“The foundation for most major corporate litigation lies in discovery and trial preparation. Coming from a small practice background, I had previously not been exposed to that kind of depth or complexity. My experiences with Special Counsel have allowed me to participate in major actions in the insurance, e-commerce, and pharmaceutical industries in topics ranging from anti-trust to taxation to intellectual property. I am hoping this range of experience will make my resume stand out for potential employers.” (Chicago, IL).
“Contract work allows a contract attorney seeking employment at a firm to stay “active” in the practice of law while looking for employment. It also allows an interviewing attorney to gain (at least tangential) experience to the early stages of litigation in a variety of industries. However, it has also been my experience that many hiring managers at firms are more interested in other types of credentials or experience a potential new hire has beyond document review.” (Dallas, TX).
“I believe that positive references based on diligent, professional work and conduct will always enhance a resume. I also believe that there are those who do not really understand what we do and that it is human nature to be suspicious of that which one does not understand. It is important how we describe our experience and what we have learned in the process.” (Washington, D.C.).
Question 3: What concerns do you have regarding long-term contract employment? Do you think a negative connotation is associated with e-discovery work?
The majority of candidate responses did indicate there is a perceived negative connotation with document review work, typically due to the fact that e-discovery projects offer little room for substantive work such as drafting, research projects and client interaction. However, many candidates seem to believe that the legal market is changing and will eventually broaden the types of contract assignments offered in order that big firms can reduce their client costs.
“As a contract attorney, you do hear people talk about how it is the “kiss of death.” So yes, I sometimes worry that potential employers assign a negative connotation to contract work. That said, I have known many contract workers who went on to secure jobs in the field they were pursuing so I wonder if most of the negatives are merely ephemeral and the stuff of urban legend.” (Philadelphia, PA).
“None. I think the legal industry is changing – it is being driven by client need for high quality legal services at an affordable price. I think that over time, the stigma around contracting will shift, and the legal profession will adapt to using contractors for a wider range of legal services.” (Washington, D.C.).
Question 4: Discuss your experience working with other contract attorneys.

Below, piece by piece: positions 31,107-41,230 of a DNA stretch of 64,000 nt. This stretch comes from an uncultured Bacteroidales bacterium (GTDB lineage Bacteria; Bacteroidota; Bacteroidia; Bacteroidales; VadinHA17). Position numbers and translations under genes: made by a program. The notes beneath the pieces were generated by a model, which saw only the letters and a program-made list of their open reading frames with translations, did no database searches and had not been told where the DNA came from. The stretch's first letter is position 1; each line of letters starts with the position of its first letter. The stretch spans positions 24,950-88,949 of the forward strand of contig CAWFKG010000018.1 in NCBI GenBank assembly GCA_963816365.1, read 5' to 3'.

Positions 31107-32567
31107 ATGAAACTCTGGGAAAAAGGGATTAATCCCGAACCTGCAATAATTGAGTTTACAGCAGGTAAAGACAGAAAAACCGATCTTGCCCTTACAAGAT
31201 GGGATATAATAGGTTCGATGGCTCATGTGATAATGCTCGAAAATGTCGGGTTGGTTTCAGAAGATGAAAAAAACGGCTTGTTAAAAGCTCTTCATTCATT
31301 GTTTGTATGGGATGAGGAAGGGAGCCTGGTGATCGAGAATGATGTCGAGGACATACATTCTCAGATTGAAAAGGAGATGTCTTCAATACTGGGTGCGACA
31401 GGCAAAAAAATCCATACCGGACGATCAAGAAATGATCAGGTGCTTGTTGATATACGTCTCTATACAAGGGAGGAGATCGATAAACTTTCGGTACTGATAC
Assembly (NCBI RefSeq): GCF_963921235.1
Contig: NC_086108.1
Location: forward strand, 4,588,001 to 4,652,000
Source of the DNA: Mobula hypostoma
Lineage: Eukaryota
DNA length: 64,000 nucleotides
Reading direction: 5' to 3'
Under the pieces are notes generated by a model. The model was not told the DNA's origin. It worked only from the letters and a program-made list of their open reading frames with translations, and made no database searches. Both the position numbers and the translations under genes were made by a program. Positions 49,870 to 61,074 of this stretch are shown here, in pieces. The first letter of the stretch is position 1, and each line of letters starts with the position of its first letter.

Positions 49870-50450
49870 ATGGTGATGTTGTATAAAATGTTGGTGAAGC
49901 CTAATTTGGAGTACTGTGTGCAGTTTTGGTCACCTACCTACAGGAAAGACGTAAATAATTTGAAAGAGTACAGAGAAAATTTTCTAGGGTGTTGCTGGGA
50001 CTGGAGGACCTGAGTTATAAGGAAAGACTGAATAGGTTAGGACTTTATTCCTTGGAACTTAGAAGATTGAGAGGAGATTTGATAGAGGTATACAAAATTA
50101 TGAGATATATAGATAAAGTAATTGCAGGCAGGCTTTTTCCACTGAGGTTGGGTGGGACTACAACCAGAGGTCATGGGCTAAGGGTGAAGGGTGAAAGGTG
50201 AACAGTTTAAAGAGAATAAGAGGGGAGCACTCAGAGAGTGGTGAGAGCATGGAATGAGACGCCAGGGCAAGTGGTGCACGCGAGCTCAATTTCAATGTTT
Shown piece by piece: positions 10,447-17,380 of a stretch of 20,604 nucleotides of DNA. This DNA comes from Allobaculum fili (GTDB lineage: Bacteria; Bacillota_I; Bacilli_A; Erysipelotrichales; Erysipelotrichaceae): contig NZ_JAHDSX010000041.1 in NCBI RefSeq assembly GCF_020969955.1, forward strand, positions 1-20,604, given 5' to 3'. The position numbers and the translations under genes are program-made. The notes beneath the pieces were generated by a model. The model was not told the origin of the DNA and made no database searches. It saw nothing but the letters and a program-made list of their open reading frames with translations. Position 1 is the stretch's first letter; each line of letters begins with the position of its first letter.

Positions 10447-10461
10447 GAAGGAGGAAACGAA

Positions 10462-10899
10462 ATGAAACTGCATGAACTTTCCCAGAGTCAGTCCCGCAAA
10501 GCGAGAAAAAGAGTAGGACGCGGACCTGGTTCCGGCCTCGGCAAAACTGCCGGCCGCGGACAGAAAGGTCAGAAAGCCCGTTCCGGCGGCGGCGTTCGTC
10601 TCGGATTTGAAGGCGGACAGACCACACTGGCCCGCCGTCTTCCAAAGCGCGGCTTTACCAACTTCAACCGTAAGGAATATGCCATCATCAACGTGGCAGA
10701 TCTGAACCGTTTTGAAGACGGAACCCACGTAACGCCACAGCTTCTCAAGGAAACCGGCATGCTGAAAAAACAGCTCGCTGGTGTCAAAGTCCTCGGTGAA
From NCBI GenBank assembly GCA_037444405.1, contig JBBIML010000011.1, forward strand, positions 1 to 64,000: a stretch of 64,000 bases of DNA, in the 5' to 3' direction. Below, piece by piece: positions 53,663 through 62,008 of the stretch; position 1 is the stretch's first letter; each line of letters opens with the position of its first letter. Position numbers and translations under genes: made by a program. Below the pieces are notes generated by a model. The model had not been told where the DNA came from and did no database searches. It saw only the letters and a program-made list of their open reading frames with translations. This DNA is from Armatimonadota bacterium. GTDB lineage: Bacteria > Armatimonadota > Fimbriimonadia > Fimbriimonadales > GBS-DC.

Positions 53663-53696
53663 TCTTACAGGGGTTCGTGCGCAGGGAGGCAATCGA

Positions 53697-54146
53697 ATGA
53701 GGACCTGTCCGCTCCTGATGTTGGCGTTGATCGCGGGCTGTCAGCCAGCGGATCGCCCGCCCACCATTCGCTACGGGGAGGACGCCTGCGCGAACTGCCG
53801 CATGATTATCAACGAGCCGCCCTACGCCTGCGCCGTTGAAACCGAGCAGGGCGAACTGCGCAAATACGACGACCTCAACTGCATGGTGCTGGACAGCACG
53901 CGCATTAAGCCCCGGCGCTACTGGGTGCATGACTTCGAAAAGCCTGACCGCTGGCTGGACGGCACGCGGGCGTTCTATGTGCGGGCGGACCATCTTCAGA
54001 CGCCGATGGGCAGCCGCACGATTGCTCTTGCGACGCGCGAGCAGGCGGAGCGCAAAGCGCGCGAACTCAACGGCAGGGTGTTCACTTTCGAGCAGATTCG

Despite some concerns, all of the respondents indicated that the individuals with whom they worked on document review projects came from a varied background and included attorneys from all educational levels, professional and legal experience and differing personality types.
“Contract attorneys are far too diverse to be collectively characterized. I’ve met former partners, future associates, doctors, Ph.Ds, ministers, psychologists, athletes, actors, comedians, artists, people from all fields of law, people from all over the world, twenty-somethings to seventy-somethings. Some are in career transition, some are near retirement, and some are just starting out. A number of the smartest people I’ve met are or were contract attorneys, along with a number of the funniest, most creative, most interesting, nicest and most generous people I’ve ever met. The collective experience of and with this diverse group is the best part of being a contract attorney.” (Washington, D.C.).
In summary, the general feedback that we received indicates that there is no one type of document review attorney. Individuals on these assignments come from varied personal and professional backgrounds with different goals in mind for their future. In addition, there are some notable benefits to document review work including flexible hours, billable hours, the opportunity to work with large firms, networking opportunities and the like, while some negatives include unconfirmed assignment duration and project location.
Though some concerns exist, there does seem to be an underlying belief that any employment opportunity is what you make of it and how you use the opportunity to network. Further, many comments suggested that the legal market is changing in a way that contract work, whether document review or more substantial assignments, may be increasing and becoming more of a career option for some. Perhaps the reputation of contract work will be enhanced with time as more attorneys add this type of work to their experience and gain a wider variety of contract assignments.
As one contractor mentioned, “It is my belief that firms like Special Counsel serve a critical purpose by providing quality cost effective legal services to companies and firms. I truly believe that Special Counsel is on the cutting edge of how legal services will be delivered to corporate clients going forward.” (Atlanta, GA).
Kara Murrin is a Placement Director for Special Counsel’s Dallas, TX, office.